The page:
Neo: an object model for handling electrophysiology data in multiple formats

by Samuel Garcia, Domenico Guarino, Florent Jaillet, Todd Jennings, Robert Pröpper, Philipp L. Rautenberg, Chris C. Rodgers, Andrey Sobolev, Thomas Wachtler, Pierre Yger, Andrew P. Davison
Abstract:
Neuroscientists use many different software tools to acquire, analyze and visualize electrophysiological signals. However, incompatible data models and file formats make it difficult to exchange data between these tools. This reduces scientific productivity, renders potentially useful analysis methods inaccessible and impedes collaboration between labs. A common representation of the core data would improve interoperability and facilitate data-sharing. To that end, we propose here a language-independent object model, named “Neo,” suitable for representing data acquired from electroencephalographic, intracellular, or extracellular recordings, or generated from simulations. As a concrete instantiation of this object model we have developed an open source implementation in the Python programming language. In addition to representing electrophysiology data in memory for the purposes of analysis and visualization, the Python implementation provides a set of input/output (IO) modules for reading/writing the data from/to a variety of commonly used file formats. Support is included for formats produced by most of the major manufacturers of electrophysiology recording equipment and also for more generic formats such as MATLAB. Data representation and data analysis are conceptually separate: it is easier to write robust analysis code if it is focused on analysis and relies on an underlying package to handle data representation. For that reason, and also to be as lightweight as possible, the Neo object model and the associated Python package are deliberately limited to representation of data, with no functions for data analysis or visualization. Software for neurophysiology data analysis and visualization built on top of Neo automatically gains the benefits of interoperability, easier data sharing and automatic format conversion; there is already a burgeoning ecosystem of such tools. We intend that Neo should become the standard basis for Python tools in neurophysiology.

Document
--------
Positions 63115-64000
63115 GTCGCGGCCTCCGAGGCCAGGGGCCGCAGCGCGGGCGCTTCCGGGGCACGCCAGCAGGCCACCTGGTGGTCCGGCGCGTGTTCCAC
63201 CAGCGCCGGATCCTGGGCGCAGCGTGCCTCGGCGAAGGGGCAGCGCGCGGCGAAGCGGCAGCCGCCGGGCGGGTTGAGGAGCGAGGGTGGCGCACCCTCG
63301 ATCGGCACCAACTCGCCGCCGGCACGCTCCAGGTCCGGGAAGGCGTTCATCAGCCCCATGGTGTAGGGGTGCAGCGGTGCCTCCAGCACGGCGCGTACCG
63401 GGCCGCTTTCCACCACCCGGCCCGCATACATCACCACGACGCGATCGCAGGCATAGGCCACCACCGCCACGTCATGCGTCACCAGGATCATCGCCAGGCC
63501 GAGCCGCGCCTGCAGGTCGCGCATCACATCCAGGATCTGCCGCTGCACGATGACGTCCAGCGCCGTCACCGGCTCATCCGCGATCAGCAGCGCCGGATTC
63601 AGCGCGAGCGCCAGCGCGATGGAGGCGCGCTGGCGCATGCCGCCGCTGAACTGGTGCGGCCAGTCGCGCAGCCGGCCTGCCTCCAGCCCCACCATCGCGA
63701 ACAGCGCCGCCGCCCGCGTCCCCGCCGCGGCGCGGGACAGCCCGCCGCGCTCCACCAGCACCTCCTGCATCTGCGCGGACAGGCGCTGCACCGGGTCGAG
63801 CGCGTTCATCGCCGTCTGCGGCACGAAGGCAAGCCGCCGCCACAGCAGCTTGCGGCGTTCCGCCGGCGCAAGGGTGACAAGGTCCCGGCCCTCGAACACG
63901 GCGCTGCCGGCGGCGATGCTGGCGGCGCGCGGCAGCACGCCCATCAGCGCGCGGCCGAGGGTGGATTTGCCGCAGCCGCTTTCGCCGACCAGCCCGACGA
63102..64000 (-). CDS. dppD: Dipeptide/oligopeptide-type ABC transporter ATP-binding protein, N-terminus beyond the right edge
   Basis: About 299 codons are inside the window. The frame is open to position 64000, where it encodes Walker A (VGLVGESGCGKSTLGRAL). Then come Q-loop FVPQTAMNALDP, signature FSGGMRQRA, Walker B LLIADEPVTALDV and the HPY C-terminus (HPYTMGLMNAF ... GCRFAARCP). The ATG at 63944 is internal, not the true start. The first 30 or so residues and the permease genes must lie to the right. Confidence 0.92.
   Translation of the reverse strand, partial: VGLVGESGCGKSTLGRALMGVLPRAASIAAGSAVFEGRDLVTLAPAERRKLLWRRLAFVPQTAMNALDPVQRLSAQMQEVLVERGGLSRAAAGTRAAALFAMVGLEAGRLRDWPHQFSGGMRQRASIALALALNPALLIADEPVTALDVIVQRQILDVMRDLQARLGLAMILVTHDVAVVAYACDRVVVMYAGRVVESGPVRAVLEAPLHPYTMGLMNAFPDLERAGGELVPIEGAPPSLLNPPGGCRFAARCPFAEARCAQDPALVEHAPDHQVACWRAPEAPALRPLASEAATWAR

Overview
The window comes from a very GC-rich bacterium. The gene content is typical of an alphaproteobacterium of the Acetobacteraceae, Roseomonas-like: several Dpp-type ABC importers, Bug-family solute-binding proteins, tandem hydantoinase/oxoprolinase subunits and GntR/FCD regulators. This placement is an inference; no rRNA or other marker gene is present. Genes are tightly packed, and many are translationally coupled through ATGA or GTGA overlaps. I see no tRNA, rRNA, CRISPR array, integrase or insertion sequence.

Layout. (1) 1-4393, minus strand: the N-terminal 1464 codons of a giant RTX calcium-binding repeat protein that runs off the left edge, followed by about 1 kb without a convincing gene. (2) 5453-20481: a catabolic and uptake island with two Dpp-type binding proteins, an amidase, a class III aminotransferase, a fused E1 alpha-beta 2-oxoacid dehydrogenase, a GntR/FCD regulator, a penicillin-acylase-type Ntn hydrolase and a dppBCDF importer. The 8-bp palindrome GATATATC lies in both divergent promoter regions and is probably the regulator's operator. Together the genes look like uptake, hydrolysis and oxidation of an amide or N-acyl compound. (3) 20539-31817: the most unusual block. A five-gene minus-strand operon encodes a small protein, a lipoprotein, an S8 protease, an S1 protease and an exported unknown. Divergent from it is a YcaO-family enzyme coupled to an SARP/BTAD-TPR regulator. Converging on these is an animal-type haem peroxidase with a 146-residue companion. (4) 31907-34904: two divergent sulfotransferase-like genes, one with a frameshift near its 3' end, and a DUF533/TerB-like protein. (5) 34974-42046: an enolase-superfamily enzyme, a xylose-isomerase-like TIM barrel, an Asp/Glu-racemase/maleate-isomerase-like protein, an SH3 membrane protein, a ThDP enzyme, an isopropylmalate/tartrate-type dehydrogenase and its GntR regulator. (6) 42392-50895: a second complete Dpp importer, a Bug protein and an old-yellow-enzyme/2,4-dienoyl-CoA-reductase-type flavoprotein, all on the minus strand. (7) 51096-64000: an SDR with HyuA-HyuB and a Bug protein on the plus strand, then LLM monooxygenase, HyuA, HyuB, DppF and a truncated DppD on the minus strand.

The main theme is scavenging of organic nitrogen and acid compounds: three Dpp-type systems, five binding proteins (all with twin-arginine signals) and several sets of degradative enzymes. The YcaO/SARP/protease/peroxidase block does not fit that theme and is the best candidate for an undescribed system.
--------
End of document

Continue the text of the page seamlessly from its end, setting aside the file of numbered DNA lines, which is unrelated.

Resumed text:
Reference:
Samuel Garcia, Domenico Guarino, Florent Jaillet, Todd Jennings, Robert Pröpper, Philipp L. Rautenberg, Chris C. Rodgers, Andrey Sobolev, Thomas Wachtler, Pierre Yger, Andrew P. Davison, 2014. Neo: an object model for handling electrophysiology data in multiple formats, Frontiers in neuroinformatics, volume 8.
Bibtex Entry:
@article{Garcia2014,
 abstract = {Neuroscientists use many different software tools to acquire, analyze and visualize electrophysiological signals. However, incompatible data models and file formats make it difficult to exchange data between these tools. This reduces scientific productivity, renders potentially useful analysis methods inaccessible and impedes collaboration between labs. A common representation of the core data would improve interoperability and facilitate data-sharing. To that end, we propose here a language-independent object model, named "Neo," suitable for representing data acquired from electroencephalographic, intracellular, or extracellular recordings, or generated from simulations. As a concrete instantiation of this object model we have developed an open source implementation in the Python programming language. In addition to representing electrophysiology data in memory for the purposes of analysis and visualization, the Python implementation provides a set of input/output (IO) modules for reading/writing the data from/to a variety of commonly used file formats. Support is included for formats produced by most of the major manufacturers of electrophysiology recording equipment and also for more generic formats such as MATLAB. Data representation and data analysis are conceptually separate: it is easier to write robust analysis code if it is focused on analysis and relies on an underlying package to handle data representation. For that reason, and also to be as lightweight as possible, the Neo object model and the associated Python package are deliberately limited to representation of data, with no functions for data analysis or visualization. Software for neurophysiology data analysis and visualization built on top of Neo automatically gains the benefits of interoperability, easier data sharing and automatic format conversion; there is already a burgeoning ecosystem of such tools. We intend that Neo should become the standard basis for Python tools in neurophysiology.},
 author = {Garcia, Samuel
and Guarino, Domenico
and Jaillet, Florent
and Jennings, Todd
and Pr{"o}pper, Robert
and Rautenberg, Philipp L.
and Rodgers, Chris C.
and Sobolev, Andrey
and Wachtler, Thomas
and Yger, Pierre
and Davison, Andrew P.},
 day = {20},
 doi = {10.3389/fninf.2014.00010},
 journal = {Frontiers in neuroinformatics},
 language = {eng},
 month = {Feb},
 pages = {10},
 title = {Neo: an object model for handling electrophysiology data in multiple formats.},
 url = {https://www.ncbi.nlm.nih.gov/pmc/articles/PMC3930095/pdf/fninf-08-00010.pdf},
 volume = {8},
 year = {2014}
}